“Section 92 of Title 2 of the United States Code provides that appropriations for Members' clerk hire shall be paid by the Clerk of the House of Representatives to persons designated by each Member, whose names, together with the amount to be paid each, are to be placed upon the roll of employees of the House of Representatives, such persons being subject to removal at any time by the designating Member with or without cause. Professional staff members and clerical employees of standing committees are authorized by 2 U.S.C. 72a to be appointed by a majority vote of the committee. By the provisions of 2 U.S.C. 60g, Members and chairmen of standing committees are authorized, within specified limits, to rearrange or change the schedules of salaries and numbers of employees in their respective offices or committees, and are required, on or before the tenth day of the month in which such rearrangements or changes are to become effective, to 'certify in writing such rearrangements or changes to the disbursing office, which shall thereafter pay such employees in accordance with such rearrangements or changes. No statutory requirement for the further certification of the monthly payrolls of Members' clerk hire or committee employees has been found.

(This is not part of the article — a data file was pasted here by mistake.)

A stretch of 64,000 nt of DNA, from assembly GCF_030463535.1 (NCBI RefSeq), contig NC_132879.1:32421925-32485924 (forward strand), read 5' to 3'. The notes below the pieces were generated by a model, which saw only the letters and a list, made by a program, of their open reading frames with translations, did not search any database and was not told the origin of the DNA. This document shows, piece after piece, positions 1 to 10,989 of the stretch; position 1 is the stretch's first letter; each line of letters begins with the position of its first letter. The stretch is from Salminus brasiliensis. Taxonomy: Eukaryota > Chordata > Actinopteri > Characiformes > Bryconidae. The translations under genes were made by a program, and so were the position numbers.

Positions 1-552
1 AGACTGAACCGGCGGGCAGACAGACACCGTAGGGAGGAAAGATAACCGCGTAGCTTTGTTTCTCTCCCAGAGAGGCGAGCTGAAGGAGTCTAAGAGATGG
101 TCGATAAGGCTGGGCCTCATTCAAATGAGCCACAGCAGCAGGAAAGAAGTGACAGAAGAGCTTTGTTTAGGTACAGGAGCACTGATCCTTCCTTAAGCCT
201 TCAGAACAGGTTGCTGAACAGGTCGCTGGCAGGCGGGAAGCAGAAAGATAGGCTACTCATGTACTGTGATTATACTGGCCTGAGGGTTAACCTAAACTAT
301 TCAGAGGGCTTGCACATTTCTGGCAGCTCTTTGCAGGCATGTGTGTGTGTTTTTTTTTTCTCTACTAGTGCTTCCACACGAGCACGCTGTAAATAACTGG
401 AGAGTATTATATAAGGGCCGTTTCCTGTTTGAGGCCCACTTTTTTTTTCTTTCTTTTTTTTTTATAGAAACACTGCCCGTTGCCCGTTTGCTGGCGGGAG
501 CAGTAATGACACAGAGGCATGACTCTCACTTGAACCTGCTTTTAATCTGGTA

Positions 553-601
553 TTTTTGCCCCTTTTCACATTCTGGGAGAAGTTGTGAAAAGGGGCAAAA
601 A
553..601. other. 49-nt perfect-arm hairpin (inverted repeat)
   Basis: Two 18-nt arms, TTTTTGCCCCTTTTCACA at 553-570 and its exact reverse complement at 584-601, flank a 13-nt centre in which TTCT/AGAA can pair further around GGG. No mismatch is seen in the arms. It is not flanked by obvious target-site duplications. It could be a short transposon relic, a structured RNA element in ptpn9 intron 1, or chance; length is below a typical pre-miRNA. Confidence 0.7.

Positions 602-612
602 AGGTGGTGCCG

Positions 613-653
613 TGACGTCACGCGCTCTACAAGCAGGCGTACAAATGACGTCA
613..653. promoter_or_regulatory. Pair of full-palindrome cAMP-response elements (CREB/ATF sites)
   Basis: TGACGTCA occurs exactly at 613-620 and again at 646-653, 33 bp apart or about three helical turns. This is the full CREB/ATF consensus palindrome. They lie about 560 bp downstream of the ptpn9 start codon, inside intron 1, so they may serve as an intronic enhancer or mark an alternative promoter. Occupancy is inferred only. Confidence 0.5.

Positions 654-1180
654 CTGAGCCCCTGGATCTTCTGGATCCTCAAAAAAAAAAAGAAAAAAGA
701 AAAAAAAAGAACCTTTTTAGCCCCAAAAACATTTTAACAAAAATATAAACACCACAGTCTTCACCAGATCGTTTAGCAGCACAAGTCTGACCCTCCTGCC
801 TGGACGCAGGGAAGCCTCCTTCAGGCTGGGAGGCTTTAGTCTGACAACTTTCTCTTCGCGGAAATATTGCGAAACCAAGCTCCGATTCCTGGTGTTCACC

“Accordingly, it appears that once such an employee has been properly designated or appointed and placed on the rolls you are legally authorized to include his name upon the monthly payrolls without further certification, on the assumption that services have been rendered in the absence of advice to the contrary from the appointing Member or committee chairman, pending receipt of advice of his removal or a certification as required by 2 U.S.C. 60g.”.
In his yearly audit reports of his examination of the records of the Disbursing Office, made upon my request, the Comptroller General of the United States has consistently included the following language with reference to this matter:
“The majority of disbursements are for payment of Members' Clerk Hire and the salaries of officers and employees of the House. Payrolls are prepared in the Disbursing Office on the basis of designations and appointments by the * * * Members of the House. Employees' time and attendance is not reported to the Disbursing Office and salary payments continue until a notice to terminate is received * * * payrolls covering Members Clerk Hire * * * are signed by the Clerk of the House without certification on the assumption that the services were rendered by the designated employee in the absence of advice to the contrary from the appointing Member.”